England’s World Cup stars prescribed Malarone to avoid Malaria

With only three days to go until England’s opening Group D game kicks off against Italy, news has emerged that the whole 23-man playing squad are taking the antimalarial Malarone (Atovaquone Proguanil), in addition to 49 additional travelling back-room and administrative staff.

As the following Brazil Malaria Map shows (from the NHS Fit For Travel website) a large portion of the country is alarmingly within the red ‘high risk’ zone for the deadly disease malaria, including the city of Manaus.

Manaus is one of the host cities for the 2014 World Cup and incidentally is where England will begin their quest for World Cup glory on Saturday against the Azzurri, so it is therefore relieving news to know the entire England camp are taking Malarone – Easily one of Medical Specialists™ Pharmacy’s most requested medications from our Holiday and Travel range of treatments.

The Football Association spoke to an expert at the London School of Hygiene and Tropical Medicine and decided the prescribing of Malarone was absolutely vital for the travelling party to Brazil, and all were administered with their first pill during breakfast on Tuesday, 48 hours before leaving for Manaus.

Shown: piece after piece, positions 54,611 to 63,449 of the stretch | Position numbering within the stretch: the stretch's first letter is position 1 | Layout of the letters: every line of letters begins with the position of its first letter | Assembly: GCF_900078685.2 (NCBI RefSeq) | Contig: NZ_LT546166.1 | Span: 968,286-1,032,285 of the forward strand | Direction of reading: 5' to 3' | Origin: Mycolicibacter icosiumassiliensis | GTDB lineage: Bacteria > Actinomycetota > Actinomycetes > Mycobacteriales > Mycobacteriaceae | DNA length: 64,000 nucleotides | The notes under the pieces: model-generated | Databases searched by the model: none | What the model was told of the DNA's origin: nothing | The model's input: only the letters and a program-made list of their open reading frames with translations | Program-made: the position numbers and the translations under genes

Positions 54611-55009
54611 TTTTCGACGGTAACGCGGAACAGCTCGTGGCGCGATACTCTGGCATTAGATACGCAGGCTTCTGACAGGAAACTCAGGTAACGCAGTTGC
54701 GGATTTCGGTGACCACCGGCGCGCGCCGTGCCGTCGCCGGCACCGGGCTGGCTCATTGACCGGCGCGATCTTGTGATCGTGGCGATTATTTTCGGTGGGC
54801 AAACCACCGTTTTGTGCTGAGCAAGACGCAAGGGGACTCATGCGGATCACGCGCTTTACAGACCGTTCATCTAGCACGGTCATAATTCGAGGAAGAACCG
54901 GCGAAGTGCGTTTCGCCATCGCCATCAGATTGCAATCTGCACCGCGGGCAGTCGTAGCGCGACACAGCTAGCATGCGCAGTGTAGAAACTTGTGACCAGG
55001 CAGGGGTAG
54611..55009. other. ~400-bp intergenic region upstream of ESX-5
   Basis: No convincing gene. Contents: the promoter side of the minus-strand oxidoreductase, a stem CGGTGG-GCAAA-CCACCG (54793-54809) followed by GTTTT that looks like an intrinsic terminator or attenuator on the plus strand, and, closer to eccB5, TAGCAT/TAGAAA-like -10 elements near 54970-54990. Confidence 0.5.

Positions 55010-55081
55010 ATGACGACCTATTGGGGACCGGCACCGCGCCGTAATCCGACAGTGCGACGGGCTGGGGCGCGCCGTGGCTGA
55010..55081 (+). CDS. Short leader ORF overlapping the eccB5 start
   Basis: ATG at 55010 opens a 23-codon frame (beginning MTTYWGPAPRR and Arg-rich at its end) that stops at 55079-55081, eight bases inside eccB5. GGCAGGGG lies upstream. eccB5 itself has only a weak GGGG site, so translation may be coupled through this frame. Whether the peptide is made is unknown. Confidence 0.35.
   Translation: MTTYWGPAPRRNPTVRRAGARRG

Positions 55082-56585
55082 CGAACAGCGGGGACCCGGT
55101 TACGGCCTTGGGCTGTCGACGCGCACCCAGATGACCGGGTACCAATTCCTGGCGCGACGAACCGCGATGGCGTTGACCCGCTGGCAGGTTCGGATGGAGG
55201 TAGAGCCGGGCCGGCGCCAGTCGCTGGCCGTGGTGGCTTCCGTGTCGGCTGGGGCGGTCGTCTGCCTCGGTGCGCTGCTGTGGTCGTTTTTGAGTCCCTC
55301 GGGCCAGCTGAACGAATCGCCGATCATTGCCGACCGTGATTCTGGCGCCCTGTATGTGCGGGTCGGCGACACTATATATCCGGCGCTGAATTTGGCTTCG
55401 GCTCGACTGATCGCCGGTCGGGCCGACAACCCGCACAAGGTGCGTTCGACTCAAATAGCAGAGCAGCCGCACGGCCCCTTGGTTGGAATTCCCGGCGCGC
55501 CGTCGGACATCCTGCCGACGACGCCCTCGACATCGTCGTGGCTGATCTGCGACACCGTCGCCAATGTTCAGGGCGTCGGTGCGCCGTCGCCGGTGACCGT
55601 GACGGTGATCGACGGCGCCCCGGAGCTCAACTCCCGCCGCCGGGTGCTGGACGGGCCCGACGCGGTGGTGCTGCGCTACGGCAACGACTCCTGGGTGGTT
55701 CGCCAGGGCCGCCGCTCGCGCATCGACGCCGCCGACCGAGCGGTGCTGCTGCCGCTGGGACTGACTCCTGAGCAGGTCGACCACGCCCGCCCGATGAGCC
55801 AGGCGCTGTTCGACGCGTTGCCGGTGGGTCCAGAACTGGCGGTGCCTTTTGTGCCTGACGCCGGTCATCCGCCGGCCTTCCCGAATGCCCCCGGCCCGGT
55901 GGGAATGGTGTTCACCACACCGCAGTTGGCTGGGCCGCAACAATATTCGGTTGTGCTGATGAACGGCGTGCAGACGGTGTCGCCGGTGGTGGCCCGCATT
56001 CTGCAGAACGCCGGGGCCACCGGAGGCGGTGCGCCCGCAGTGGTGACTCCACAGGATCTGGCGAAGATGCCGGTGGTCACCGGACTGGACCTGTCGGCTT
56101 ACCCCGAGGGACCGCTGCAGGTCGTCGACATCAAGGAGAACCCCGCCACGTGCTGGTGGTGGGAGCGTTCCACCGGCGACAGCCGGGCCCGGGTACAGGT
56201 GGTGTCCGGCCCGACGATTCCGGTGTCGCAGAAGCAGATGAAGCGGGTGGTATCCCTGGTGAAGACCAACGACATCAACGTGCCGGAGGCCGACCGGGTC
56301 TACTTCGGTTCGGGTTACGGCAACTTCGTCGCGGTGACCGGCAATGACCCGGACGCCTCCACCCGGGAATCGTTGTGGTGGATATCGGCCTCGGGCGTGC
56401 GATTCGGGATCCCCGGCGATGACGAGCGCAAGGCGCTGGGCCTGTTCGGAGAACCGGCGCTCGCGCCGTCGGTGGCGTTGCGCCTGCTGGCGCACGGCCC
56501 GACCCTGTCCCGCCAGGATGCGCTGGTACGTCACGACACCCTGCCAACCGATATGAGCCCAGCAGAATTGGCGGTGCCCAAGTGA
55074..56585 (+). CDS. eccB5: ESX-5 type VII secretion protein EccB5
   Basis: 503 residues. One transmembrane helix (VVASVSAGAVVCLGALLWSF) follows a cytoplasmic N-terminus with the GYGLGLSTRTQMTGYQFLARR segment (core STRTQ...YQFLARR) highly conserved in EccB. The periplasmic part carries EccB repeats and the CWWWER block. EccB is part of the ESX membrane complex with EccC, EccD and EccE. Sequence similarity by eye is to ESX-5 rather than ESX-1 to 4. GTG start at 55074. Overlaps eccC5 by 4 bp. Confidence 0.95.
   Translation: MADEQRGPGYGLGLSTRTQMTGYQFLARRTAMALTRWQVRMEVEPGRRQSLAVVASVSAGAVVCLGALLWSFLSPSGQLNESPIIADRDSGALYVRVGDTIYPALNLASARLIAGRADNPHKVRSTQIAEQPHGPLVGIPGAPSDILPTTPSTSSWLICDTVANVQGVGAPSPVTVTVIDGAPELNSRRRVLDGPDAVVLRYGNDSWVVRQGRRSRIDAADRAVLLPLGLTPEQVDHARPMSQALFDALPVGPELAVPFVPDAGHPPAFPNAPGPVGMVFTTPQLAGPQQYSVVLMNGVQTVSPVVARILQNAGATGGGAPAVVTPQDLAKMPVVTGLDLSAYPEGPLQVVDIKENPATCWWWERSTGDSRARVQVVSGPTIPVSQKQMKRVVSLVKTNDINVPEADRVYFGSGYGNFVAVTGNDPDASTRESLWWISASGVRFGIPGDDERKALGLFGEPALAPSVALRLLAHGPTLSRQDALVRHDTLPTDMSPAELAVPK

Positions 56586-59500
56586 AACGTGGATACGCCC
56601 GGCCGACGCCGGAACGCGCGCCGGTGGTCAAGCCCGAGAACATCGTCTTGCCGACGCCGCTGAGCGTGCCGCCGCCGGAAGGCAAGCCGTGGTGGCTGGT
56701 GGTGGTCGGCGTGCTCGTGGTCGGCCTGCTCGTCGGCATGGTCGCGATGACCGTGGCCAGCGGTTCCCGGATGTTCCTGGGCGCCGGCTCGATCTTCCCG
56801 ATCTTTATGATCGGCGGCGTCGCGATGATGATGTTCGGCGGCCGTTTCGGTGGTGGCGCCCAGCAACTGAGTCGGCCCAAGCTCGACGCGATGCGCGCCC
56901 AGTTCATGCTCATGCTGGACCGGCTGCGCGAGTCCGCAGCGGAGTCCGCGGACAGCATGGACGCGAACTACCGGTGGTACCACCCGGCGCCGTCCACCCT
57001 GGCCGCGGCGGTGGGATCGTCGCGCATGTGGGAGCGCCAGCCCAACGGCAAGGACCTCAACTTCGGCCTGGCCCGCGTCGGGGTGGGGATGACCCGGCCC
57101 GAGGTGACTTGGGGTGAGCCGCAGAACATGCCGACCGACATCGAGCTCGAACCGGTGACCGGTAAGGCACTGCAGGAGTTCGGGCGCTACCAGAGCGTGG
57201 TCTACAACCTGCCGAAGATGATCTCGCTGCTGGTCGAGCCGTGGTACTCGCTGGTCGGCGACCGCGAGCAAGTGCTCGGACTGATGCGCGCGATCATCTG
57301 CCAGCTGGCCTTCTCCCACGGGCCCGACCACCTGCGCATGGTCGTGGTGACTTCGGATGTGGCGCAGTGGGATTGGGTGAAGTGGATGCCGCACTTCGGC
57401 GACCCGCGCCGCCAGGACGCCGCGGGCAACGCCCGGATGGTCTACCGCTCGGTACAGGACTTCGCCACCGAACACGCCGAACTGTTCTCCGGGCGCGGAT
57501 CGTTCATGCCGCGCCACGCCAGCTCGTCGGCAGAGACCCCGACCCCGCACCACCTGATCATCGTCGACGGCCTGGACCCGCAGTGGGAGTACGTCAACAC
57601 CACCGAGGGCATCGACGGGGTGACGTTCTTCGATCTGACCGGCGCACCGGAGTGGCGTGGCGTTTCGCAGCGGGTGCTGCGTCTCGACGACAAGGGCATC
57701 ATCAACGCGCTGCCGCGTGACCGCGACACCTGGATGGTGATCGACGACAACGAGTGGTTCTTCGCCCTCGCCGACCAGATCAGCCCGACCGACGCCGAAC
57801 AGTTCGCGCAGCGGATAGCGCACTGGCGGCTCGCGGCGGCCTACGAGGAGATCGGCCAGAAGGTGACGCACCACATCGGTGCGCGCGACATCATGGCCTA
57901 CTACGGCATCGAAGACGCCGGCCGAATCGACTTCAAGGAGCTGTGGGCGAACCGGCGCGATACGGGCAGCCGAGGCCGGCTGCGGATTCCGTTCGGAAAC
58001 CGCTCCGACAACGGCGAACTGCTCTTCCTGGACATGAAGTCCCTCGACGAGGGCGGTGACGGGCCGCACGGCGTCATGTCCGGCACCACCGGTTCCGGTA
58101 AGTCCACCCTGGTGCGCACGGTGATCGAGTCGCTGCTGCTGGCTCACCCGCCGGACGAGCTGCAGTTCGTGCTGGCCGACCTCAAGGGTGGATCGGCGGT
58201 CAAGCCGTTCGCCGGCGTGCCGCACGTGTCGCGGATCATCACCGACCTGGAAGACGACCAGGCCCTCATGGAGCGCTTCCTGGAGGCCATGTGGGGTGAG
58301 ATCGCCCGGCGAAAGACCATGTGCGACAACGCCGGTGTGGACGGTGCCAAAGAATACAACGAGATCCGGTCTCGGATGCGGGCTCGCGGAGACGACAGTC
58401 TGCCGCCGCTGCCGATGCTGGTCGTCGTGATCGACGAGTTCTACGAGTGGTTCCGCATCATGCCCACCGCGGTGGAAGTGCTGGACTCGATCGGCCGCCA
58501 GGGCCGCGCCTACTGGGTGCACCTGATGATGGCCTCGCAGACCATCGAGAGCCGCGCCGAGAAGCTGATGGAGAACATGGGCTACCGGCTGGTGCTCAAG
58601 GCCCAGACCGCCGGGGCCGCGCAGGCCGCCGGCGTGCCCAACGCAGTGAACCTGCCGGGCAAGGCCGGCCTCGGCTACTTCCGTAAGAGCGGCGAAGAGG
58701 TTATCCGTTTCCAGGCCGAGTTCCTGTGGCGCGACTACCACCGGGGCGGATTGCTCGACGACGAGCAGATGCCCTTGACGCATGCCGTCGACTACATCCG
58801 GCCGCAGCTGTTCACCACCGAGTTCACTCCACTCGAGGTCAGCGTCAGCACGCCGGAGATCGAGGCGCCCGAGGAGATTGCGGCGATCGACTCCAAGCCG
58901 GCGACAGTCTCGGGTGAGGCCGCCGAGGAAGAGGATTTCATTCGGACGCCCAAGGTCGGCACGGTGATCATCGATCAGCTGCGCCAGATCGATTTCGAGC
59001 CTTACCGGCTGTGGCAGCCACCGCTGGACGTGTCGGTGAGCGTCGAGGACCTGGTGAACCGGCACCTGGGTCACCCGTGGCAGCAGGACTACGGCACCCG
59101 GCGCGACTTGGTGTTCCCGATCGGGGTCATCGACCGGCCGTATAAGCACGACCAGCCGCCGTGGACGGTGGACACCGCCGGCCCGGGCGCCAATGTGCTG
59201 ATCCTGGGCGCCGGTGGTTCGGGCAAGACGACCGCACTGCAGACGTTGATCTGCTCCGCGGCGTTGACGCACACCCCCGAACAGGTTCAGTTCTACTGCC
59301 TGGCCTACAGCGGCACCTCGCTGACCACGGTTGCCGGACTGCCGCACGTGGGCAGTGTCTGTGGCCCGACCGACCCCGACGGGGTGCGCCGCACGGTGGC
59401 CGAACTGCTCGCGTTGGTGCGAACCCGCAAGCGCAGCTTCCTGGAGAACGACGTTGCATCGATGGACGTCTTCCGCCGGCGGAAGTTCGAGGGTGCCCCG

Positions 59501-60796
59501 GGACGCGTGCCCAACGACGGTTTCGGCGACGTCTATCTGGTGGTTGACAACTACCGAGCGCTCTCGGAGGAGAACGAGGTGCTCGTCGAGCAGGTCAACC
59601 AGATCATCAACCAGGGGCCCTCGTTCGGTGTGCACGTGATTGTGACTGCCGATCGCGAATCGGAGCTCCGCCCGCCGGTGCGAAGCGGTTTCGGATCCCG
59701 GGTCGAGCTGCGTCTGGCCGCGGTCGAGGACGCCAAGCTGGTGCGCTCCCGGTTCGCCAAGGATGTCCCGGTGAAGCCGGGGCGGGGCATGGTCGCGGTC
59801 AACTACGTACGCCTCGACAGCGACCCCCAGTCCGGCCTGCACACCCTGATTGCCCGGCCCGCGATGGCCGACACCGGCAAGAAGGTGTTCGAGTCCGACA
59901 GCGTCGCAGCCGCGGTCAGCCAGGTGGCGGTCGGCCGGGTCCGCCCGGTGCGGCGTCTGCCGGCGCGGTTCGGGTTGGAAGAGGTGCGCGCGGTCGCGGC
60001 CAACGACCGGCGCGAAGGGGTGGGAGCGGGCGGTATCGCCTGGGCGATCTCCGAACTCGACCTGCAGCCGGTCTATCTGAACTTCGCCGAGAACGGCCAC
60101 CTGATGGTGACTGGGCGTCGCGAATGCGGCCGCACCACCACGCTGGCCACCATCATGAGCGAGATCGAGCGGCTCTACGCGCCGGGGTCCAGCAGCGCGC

Malarone contains the two active ingredients atovaquone and proguanil hydrochloride, and is used for the prevention and treatment of malaria, a potentially deadly disease that is usually caused by the bite from a female mosquito.

The medication is sought by a high number of people who travel to high-risk countries for malaria, but around one in 10 people who take the drug can experience side effects such as diarrhoea, nausea, vomiting, stomach pain and headaches. One might argue such side effects could be an annoyance if a key England player is affected before the game on Saturday.

However, Medical Specialists™ Pharmacy counter that it is more important that lives are saved, even if there is a risk of one or two players being ruled out of a game, and it is for such reasons that 23 players are taken for games where only 11 can be on the field at once!

It seems manager Roy Hodgson agrees. Although Hodgson didn’t take any Malarone when he visited Manaus in February for the World Cup workshop, he acknowledges the importance of antimalarial treatments such as Malarone.

When asked about any side effects of the drug for his players, he said: “It’s a question for the doctors really: I went to Manaus and I didn’t take any for the two days I spent there. That might just be something to do with the fact that I’m not a football player. As far as I’m concerned, I’ve got to go with medical opinion. If the doctors are telling me that, when we go to Manaus, the players must take malaria tablets, whether it has side effects or not, what do I do? I can’t turn around and say: ‘We will not take malaria tablets’ because the bottom line is it’s better to have stomach cramps or whatever it is for one player in 10 than have someone contract malaria, because that would be unthinkable.”

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